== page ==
Daisy Pease of Southeast said it rather directly:
"I don't drive, and I hate to insist that my children and husband drive me since they consider Wolf Trap a waste of their time.
"I can get to Tysons Corner to spend my money, but I can't get to Wolf Trap to enjoy the ballet. Maybe that's what's wrong with Washington, D.C., and why the younger generation feels that concerts are a waste of time."
Adds Nancy Pritchard of Northwest:
"Wolf Trap may be for all of us, but all of us cannot be for Wolf Trap --only those of us who have cars and can see to drive dark Northern Virginia roads. I find it interesting that a place sometimes called the national center for the performing arts is inaccessible by public transportation."
By implication, these two Washingtonians--and many others like them--are thumbing their noses at current efforts to raise funds for reconstruction of the Wolf Trap pavilion that was destroyed by fire several weeks ago.
Why should we give, they ask, when gasoline fumes and traffic jams are an unavoidable part of what ought to be an entirely outdoorsy, pastoral experience? And why can't there be public transportation to Wolf Trap once it's rebuilt?
I'm sure you've guessed the answer: money. Public transportation to Wolf Trap wouldn't pay for itself if it began tomorrow, and it's doubtful that it ever would.
"Remember, folks," says Cody Pfanstiehl, Metro's public affairs director, "when you ride one of the region's buses, your fare pays less than half--about 40 percent--of the actual operating cost. The other 60 percent comes from your local county or city coffers." In other words, all bus service, new or existing, must be subsidized.
Who could pony up that subsidy for Wolf Trap service? Pfanstiehl lists these possibilities:
"Fairfax County. The other local governments. Wolf Trap. The National Park Service. Uncle Sam. A merchant or generous citizen. The bus riders themselves. Or a combination of all or some of the above."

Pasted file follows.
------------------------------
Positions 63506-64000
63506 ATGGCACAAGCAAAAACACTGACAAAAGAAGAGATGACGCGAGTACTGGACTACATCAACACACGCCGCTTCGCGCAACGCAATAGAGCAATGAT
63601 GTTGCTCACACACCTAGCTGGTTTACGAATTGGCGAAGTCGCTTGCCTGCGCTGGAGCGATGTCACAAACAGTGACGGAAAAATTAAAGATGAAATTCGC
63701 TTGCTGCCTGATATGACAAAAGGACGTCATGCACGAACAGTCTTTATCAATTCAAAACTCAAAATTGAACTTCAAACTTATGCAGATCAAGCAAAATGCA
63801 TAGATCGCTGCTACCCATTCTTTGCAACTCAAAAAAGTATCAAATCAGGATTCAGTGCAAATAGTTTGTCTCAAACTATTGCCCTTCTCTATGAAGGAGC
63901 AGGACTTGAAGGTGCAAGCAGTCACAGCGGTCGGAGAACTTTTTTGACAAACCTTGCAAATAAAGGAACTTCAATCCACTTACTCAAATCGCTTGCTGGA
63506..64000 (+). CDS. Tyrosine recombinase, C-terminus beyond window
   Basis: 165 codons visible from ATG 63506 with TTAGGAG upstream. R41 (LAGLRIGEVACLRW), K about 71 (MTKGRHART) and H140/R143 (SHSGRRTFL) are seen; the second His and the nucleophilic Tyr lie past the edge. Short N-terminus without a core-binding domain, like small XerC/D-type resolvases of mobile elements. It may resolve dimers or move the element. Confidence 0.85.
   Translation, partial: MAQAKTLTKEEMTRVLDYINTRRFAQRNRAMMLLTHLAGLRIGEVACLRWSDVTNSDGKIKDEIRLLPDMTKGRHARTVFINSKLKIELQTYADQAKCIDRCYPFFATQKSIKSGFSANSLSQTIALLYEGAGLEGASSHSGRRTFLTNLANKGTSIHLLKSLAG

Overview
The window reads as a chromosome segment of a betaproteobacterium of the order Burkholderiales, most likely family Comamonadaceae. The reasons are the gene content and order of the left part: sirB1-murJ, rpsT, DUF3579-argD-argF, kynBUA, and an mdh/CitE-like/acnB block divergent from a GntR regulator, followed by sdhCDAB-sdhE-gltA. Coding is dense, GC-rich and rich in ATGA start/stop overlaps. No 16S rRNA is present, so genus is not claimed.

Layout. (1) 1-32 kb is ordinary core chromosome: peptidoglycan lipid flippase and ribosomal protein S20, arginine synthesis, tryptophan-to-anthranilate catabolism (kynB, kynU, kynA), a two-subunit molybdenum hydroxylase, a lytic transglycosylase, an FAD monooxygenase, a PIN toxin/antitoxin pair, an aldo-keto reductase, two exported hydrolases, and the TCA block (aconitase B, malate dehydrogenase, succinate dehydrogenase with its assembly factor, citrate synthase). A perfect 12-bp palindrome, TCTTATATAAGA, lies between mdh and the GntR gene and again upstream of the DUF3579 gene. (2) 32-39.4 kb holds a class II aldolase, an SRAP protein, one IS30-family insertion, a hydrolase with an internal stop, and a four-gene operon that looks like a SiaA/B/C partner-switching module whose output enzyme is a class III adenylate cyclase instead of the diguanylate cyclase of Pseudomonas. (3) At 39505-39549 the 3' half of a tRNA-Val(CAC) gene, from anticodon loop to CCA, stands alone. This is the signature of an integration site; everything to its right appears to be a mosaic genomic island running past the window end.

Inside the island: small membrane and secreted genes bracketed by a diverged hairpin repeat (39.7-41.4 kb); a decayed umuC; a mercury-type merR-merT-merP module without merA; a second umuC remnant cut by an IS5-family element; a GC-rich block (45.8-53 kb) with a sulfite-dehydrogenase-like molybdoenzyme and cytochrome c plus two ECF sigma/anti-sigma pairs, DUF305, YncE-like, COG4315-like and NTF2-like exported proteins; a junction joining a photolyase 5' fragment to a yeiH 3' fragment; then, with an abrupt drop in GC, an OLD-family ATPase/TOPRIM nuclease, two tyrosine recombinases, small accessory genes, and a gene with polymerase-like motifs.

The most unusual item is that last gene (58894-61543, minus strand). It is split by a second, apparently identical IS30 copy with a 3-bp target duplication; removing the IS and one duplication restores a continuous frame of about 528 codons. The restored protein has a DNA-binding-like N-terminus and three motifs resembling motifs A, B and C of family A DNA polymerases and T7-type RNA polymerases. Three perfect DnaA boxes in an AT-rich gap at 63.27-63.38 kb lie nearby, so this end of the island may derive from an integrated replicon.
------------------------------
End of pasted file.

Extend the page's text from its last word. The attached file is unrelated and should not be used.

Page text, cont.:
But none of these has come sprinting forward, and it would take a true long-shot player to expect that any of them ever would.
But let's assume Wolf Trap itself decides to sponsor bus service after reconstruction. From where would the bus, or buses, depart?
The debate would remind us of a robin's nest when Mama Robin returns with a worm. "Me first." "No, me." And so on.
Run a shuttle bus from the Ballston subway station, you say? "Okay for people . . . who live near one of the 44 stations operating today," Pfanstiehl says. "But . . . many people do not yet live close to a rail station. They would have to drive or take a bus to the nearest rail station, ride the train to Ballston, then transfer."
Pfanstiehl calls that "adagio travel when most people want presto or vivace."
A television script writer would have no trouble with this one. From out of the shadows, a man would emerge, holding an envelope. "My employer is a patron of the arts," the man would say, "and he wishes to see bus service to and from Wolf Trap." Then back into the shadows he would fade.
The real world is just a bit harsher. So much so that we must say to Daisy, Nancy and those like them: it doesn't look hopeful.